Whole Organisms or Pure Compounds? Entourage Effect versus Drug Specificity
Sidarta Ribeiro, Ph.D.
As the therapeutic use of sacred plants and fungi becomes increasingly accepted by Western medicine, a tug of war has been taking place between those who advocate the traditional consumption of whole organisms, and those who defend exclusively the utilization of purified compounds. The attempt to reduce organisms to single active principles is challenged by the sheer complexity of traditional medicine. Ayahuasca, for example, is a concoction of at least two plant species containing multiple psychoactive substances with complex interactions. Similarly, cannabis contains dozens of psychoactive substances whose specific combinations in different strains correspond to different types of therapeutic and cognitive effects. The “entourage effect", a term coined in 1998 by Ben-Shabat and Mechoulam, refers to the synergistic effects of the multiple compounds present in whole organisms, which may potentiate clinical efficacy while attenuating side effects. In opposition to this view, mainstream pharmacology is adamant about the need to use purified substances, presumably more specific and safe. In this talk I will review the evidence on both sides to discuss the scientific, economical and political implications of this controversy.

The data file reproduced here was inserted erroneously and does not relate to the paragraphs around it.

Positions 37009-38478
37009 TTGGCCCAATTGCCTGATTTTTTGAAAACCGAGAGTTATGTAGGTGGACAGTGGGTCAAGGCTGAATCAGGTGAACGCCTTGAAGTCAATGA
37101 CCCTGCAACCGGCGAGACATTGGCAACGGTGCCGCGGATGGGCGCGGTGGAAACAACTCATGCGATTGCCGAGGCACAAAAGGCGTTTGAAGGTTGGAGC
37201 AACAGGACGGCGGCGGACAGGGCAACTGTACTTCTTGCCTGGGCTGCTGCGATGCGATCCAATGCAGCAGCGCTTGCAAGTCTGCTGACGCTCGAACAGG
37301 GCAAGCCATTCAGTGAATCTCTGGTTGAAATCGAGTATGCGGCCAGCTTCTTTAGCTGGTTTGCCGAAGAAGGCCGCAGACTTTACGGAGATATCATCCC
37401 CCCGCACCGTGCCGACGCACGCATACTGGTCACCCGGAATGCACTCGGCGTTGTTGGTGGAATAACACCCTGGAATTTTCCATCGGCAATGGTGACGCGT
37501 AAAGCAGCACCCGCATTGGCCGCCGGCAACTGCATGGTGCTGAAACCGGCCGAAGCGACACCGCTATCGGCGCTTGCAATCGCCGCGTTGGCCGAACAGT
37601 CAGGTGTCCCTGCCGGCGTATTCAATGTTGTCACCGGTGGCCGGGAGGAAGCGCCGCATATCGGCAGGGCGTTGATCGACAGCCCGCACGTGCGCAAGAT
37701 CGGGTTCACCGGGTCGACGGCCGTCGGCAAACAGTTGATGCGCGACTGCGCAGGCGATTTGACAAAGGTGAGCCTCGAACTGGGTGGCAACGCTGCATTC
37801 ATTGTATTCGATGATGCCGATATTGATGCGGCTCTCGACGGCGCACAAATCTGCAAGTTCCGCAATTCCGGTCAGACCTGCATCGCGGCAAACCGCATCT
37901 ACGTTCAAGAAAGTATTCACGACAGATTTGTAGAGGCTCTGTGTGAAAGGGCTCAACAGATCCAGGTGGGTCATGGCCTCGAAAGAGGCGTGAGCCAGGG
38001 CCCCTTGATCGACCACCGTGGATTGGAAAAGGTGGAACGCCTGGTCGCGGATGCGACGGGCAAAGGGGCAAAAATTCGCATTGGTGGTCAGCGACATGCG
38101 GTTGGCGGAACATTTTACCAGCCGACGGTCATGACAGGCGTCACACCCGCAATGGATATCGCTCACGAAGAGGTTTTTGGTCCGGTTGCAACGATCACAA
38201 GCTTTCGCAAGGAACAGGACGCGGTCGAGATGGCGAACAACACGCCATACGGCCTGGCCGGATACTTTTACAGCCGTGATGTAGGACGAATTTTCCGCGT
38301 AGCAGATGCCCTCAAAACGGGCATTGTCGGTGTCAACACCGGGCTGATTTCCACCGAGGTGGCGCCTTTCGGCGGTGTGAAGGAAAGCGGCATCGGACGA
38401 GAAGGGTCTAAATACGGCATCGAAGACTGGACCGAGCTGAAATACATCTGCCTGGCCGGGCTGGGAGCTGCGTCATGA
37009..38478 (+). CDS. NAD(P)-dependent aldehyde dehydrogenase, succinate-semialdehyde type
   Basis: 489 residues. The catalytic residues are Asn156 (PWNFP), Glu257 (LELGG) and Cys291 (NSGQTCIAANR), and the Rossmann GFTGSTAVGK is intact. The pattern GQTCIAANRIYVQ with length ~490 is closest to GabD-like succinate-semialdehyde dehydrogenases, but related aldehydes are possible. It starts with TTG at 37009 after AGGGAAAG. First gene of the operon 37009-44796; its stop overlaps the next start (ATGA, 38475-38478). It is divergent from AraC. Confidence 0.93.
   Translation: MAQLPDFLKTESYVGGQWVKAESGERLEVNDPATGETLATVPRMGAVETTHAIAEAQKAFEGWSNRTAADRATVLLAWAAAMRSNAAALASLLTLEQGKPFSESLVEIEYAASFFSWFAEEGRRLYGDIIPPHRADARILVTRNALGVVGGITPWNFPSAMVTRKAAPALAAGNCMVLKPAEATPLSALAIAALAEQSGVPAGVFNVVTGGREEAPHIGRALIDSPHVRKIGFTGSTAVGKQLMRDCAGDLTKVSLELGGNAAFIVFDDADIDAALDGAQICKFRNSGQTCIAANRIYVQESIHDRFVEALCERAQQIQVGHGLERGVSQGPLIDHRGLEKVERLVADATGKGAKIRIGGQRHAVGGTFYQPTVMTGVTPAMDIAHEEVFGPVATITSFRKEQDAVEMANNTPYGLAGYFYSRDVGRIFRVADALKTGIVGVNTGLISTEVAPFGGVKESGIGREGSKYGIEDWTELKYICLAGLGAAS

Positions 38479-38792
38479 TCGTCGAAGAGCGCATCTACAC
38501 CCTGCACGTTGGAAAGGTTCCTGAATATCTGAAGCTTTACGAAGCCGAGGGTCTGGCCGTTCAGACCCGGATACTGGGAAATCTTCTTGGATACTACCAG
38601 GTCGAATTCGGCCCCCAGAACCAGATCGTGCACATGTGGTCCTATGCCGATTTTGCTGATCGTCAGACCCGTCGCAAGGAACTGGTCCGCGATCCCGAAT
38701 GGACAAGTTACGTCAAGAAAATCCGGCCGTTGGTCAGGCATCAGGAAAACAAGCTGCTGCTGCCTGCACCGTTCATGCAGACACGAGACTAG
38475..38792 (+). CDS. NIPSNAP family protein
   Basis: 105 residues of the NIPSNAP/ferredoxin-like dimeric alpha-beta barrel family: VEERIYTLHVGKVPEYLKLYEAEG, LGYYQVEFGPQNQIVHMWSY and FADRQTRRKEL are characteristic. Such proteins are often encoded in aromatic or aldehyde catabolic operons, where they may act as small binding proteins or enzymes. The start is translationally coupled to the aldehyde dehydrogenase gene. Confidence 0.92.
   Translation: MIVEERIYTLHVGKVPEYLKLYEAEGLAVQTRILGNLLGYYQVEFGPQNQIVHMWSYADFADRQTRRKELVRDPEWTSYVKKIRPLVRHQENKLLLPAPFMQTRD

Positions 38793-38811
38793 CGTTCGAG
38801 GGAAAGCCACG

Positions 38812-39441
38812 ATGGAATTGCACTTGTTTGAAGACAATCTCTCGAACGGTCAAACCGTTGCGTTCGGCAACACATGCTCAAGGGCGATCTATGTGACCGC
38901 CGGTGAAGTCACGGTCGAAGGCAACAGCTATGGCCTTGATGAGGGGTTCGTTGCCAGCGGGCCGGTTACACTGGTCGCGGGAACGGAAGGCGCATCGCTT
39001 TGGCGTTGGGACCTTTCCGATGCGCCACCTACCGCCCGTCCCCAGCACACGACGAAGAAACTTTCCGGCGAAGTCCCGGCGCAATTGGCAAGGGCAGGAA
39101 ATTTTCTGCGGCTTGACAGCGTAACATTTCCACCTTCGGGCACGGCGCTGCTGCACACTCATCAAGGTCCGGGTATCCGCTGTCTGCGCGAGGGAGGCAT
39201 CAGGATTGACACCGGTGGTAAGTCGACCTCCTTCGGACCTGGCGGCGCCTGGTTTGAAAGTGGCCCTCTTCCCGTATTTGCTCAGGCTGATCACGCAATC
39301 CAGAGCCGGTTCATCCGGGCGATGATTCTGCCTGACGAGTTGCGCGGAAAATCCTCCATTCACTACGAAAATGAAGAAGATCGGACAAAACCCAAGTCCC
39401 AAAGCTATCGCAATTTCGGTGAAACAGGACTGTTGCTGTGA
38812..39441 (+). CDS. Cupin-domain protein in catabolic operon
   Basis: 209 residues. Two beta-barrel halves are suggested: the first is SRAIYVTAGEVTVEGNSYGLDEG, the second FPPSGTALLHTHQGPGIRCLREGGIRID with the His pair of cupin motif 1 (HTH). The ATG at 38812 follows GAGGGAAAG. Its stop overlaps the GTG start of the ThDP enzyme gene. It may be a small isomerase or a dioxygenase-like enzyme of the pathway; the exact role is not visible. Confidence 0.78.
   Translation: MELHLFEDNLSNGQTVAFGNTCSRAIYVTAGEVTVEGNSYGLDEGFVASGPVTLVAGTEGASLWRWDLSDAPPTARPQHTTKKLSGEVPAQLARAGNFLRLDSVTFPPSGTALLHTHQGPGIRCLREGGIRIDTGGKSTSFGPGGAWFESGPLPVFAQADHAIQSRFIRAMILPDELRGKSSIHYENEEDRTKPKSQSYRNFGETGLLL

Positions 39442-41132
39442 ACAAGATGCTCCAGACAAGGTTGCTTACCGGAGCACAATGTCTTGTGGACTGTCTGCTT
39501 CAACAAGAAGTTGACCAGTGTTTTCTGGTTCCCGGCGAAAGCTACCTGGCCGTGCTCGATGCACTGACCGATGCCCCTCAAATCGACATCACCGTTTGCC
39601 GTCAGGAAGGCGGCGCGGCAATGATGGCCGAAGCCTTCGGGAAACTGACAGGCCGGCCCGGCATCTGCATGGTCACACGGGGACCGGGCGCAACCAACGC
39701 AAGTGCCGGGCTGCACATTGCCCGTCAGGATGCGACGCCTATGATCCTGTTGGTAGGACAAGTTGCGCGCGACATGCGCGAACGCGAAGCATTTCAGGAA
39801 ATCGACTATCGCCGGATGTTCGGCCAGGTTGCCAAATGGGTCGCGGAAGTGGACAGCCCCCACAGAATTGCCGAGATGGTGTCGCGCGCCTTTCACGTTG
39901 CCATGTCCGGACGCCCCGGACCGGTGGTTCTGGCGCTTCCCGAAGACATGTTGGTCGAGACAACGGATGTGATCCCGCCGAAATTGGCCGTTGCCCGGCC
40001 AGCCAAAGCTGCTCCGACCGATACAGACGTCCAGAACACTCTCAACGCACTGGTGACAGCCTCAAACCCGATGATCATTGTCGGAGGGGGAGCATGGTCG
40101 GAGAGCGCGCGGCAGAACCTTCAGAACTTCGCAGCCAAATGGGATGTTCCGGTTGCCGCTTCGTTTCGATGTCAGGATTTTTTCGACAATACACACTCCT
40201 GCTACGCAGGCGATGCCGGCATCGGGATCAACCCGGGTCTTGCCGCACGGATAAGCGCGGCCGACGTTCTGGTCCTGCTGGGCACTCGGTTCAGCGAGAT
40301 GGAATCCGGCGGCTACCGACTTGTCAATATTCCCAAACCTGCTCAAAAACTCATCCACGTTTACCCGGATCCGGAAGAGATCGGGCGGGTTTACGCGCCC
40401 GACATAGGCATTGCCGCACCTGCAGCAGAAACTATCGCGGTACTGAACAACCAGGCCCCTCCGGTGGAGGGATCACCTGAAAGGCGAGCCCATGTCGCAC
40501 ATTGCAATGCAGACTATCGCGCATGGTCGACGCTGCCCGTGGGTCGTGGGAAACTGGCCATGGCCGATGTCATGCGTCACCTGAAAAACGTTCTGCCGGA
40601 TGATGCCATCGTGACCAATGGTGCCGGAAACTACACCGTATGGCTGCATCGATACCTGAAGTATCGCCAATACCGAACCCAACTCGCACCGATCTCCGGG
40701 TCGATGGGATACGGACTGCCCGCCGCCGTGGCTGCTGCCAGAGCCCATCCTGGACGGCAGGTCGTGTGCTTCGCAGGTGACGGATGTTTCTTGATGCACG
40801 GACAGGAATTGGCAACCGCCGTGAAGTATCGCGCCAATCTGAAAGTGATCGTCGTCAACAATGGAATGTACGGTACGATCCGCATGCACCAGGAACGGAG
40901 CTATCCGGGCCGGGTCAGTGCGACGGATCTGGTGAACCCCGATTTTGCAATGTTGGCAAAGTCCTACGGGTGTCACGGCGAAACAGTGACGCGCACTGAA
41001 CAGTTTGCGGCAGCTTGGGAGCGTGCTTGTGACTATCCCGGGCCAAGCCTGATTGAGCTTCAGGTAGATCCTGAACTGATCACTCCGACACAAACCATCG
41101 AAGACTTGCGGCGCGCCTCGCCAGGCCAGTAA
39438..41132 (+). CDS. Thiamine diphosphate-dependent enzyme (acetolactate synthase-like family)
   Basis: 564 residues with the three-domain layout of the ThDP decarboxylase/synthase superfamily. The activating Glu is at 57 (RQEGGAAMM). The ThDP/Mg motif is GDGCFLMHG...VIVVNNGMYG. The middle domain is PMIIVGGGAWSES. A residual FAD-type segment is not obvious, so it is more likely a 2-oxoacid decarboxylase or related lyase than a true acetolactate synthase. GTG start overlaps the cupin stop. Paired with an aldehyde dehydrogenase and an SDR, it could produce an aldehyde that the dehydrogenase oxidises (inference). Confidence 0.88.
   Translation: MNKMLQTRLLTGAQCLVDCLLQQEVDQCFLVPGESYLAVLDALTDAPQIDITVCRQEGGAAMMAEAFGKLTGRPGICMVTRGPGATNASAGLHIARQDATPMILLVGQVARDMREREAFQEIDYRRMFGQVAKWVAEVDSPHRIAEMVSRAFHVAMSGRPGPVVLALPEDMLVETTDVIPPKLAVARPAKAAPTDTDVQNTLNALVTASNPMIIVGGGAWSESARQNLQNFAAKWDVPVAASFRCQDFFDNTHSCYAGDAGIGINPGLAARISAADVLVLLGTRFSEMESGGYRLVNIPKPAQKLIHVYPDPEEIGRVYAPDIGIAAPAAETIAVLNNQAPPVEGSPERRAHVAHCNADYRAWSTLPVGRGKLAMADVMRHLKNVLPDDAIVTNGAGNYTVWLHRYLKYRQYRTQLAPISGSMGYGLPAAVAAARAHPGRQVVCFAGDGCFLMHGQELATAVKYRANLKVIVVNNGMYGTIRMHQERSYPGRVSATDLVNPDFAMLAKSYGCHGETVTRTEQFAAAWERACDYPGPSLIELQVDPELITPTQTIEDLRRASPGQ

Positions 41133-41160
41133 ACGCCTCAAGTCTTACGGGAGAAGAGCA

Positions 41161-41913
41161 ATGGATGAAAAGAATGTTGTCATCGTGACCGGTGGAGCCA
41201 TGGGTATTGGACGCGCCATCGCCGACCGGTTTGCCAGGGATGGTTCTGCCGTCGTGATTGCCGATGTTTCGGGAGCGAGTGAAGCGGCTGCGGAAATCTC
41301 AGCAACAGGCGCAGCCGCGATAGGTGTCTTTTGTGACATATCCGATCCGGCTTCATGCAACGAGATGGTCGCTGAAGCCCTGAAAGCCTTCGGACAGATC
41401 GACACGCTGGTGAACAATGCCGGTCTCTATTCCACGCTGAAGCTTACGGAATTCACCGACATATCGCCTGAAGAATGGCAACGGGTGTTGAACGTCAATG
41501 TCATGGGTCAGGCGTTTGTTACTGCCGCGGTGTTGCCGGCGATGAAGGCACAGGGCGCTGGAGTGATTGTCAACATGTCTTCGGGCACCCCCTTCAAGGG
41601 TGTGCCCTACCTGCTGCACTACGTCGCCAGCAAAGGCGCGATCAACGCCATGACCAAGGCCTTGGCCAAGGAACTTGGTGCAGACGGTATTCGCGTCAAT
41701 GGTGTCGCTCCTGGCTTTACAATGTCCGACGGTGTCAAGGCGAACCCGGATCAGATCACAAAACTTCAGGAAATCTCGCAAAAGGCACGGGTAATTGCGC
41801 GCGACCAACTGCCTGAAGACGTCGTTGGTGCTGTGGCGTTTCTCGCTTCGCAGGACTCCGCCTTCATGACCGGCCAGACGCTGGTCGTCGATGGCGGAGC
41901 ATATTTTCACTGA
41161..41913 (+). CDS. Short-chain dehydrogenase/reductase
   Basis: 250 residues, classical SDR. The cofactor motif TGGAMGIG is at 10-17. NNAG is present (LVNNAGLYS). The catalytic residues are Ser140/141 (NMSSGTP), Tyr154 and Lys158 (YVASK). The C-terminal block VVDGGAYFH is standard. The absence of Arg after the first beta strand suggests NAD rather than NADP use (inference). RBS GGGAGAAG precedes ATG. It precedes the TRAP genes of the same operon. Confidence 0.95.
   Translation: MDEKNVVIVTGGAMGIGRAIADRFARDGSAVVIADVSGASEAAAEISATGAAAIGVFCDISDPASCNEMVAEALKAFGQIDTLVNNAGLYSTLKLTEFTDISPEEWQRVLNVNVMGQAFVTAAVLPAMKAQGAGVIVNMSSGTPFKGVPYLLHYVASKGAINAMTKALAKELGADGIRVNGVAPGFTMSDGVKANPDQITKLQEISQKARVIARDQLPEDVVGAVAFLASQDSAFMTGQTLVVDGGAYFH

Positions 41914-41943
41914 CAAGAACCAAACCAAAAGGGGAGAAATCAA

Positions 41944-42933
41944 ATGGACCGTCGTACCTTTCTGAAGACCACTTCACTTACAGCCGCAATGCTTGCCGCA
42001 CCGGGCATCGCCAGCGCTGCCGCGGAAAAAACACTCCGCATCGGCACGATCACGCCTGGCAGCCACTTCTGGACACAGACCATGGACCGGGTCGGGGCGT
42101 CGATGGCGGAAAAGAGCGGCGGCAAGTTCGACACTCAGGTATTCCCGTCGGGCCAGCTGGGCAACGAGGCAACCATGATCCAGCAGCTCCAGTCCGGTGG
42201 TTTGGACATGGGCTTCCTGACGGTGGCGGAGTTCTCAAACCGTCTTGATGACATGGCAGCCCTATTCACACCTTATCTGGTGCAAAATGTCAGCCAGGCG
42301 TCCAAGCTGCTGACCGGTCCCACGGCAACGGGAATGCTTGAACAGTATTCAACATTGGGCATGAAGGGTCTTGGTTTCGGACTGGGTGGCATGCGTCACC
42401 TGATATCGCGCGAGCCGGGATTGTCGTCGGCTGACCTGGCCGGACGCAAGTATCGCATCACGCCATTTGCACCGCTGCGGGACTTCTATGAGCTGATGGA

Sidarta Ribeiro, Ph.D., is Full Professor of Neuroscience and Director of the Brain Institute at the Universidade Federal do Rio Grande do Norte. He holds a Bachelor's degree in Biology from the Universidade de Brasília (1993), a Master's degree in Biophysics from the Universidade Federal do Rio de Janeiro (1994) and a Ph.D. in Animal Behavior from the Rockefeller University (2000), with post-doctoral studies in Neurophysiology at Duke University (2005). Has experience in neuroethology, molecular neurobiology, and systems neurophysiology, with an interest on the following subjects: memory, sleep, and dreams; neuronal plasticity; vocal communication; symbolic competence in non-human animals; drug policy and neuroeducation. From 2009-2011, served as Secretary of the Brazilian Society for Neuroscience and Behavior. From 2011-2015 he served as Chair of the Brazilian Regional Committee of the Pew Latin American Fellows Program in the Biomedical Sciences, and member of the Steering Committee of the Latin American School for Education, Cognitive and Neural Sciences (LA School). Senior research associate of the FAPESP Research Centre for Innovation and Diffusion in Neuromathematics. Member of the Advisory Board of the Brazilian Platform for Drug Policy. Sidarta Ribeiro is greatly interested in the study of the neural bases of consciousness and its alteration, including investigation of the ayahuasca experience. He is also involved in the public debate on the medicinal uses and the legalization of cannabis in Brazil.